She writes: "If a feverish patient, for example, asks what his temperature is, the doctor is advised to answer, 'Your temperature is normal today,' while making the mental reservation that it is normal for someone in the patient's precise physical condition."
----A physician was asked by a longtime patient to certify that "medical reasons" made it unwise to bus her 7-year-old boy into another neighborhood as part of a court-ordered racial integration program.
----Or family members whose "spare" kidney is a life-saving match for a patient sometimes agree to be a donor while hiding deep anxieties and a strong desire not to donate.
Physicians who recognize such a situation will sometimes honor the unwilling donor's unexpressed wishes by reporting falsely that he or she was not a good tissue match.
There are other dilemmas not mentioned in the early editions of "Lying."
For example, genetic tests for newborn babies, developed in the last decade, can reveal that the husband is not the baby's father. Must the doctor tell?
And in Oregon the new law allowing physician-assisted suicide (PAS) has created truth-telling dilemmas. Doctors are not required to participate in PAS if it violates their conscience, but are required, as in all medical procedures, to refer the patient to another physician. But they are not required by law to tell the patient about PAS while discussing end-of-life care. Do they have a moral duty to tell, when not telling limits the choices of the patient?
Bok made two daunting discoveries while researching her book.
----"The requirement to be honest with patients has been left out altogether from medical oaths and codes of ethics, and is often ignored, if not actually disparaged, in the teaching of medicine. Doctors want the option of lying left open, Bok found, because of "a severely restricted and narrowed paternalistic view -- that some patients cannot understand, some do not want, and some may be harmed by knowledge of their condition."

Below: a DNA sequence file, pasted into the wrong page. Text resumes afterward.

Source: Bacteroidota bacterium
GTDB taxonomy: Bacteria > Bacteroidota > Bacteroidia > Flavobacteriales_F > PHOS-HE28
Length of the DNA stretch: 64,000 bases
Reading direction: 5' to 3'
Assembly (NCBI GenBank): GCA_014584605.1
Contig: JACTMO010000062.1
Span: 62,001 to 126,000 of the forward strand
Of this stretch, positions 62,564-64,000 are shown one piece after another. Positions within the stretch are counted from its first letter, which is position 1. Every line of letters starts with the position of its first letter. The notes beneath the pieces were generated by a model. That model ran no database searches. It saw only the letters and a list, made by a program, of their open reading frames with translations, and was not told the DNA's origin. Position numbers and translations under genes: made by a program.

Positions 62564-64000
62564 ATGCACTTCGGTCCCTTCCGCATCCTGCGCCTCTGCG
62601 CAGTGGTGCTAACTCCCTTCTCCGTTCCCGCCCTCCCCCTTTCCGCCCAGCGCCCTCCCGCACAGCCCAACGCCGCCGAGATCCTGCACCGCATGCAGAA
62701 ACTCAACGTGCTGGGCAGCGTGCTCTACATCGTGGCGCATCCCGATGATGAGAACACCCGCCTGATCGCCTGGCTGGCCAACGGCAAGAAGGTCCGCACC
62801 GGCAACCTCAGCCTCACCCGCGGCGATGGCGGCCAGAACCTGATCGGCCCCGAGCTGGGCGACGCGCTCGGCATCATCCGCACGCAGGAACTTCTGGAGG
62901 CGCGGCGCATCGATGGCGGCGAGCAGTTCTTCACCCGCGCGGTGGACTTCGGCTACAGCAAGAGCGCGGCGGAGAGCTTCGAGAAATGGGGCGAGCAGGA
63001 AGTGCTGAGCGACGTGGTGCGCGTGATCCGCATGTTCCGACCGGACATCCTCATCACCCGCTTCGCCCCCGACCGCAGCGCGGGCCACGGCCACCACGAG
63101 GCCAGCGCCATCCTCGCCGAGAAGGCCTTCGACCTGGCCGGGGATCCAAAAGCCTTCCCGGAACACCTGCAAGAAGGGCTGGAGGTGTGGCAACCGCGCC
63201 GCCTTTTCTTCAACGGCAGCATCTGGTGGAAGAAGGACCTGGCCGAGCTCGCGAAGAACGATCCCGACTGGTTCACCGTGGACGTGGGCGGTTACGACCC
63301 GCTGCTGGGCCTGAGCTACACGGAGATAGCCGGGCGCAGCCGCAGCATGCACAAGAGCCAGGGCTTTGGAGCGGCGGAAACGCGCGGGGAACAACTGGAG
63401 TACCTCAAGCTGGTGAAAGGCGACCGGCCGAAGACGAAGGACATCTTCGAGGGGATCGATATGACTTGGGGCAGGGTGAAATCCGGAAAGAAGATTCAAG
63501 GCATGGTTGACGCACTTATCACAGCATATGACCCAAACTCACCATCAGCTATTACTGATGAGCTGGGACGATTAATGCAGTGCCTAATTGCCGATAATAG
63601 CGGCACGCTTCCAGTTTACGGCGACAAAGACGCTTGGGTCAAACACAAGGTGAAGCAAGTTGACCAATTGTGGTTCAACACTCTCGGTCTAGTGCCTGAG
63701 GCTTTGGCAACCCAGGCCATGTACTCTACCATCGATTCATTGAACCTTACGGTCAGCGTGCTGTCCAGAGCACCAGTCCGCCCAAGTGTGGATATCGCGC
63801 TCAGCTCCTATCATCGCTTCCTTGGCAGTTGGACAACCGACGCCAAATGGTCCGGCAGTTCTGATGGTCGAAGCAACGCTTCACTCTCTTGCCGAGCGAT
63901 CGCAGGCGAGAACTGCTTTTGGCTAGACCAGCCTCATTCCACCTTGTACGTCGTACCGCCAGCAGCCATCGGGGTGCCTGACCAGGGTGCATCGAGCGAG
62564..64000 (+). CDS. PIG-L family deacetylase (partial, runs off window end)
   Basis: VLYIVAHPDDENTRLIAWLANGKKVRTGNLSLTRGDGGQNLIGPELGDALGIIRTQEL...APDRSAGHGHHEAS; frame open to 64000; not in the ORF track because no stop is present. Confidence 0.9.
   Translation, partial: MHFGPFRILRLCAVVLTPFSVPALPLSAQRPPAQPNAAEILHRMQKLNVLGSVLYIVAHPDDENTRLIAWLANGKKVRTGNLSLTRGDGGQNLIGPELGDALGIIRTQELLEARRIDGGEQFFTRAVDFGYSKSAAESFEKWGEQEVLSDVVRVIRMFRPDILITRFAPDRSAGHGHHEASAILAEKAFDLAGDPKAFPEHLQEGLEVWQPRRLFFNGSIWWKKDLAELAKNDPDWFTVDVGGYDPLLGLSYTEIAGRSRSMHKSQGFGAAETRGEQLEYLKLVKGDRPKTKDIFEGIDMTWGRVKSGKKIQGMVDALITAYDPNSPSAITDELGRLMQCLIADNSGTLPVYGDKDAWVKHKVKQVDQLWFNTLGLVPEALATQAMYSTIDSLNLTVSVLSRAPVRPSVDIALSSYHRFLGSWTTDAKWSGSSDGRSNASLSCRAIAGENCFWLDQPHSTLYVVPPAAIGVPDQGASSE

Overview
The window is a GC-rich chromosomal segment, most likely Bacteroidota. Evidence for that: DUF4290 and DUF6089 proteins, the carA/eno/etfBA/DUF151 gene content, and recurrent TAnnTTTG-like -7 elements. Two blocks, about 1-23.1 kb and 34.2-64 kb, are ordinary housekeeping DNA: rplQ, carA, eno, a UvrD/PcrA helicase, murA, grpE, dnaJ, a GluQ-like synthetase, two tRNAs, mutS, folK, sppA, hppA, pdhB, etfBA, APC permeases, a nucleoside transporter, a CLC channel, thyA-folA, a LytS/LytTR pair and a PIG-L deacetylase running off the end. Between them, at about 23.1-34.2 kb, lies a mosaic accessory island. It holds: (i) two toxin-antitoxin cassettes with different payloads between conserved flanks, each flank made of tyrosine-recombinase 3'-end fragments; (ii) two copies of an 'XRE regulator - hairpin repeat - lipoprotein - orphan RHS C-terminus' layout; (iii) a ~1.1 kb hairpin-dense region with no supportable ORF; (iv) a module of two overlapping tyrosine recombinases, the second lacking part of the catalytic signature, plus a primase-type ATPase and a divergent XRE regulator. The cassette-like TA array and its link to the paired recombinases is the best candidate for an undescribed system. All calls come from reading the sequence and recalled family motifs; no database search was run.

----"Many physicians talk about such deception in a cavalier, often condescending and joking way, whereas patients often have an acute sense of injury and of loss of trust at learning that they have been duped."
This is an outgrowth of the old paternalistic model of medical practice, in which the doctor is the lord of the castle, up on the hill, and the patient is the village idiot down in the flatlands.
Both these situations have changed since "Lying" was first published. Many medical schools now have ethics courses, and truth-telling is stressed. Most physicians consider truth-telling an important ideal -- though many still find rationalization for the "therapeutic lie."
The burden of proof has to fall increasingly on the physician who wants to bend the truth; it can't any longer be done casually or condescendingly. Bok offers three reasons for telling patients the truth:
----The medical and psychological benefits to them from this knowledge.
----The unnecessary and sometimes harmful treatment to which they can be subjected if ignorant.
----The harm to physicians, their profession and other patients as a result of the lie.
BRUCE HILTON, director of the National Center for Bioethics, has been an ethics consultant to doctors, hospitals and patients since 1972. He can be reached at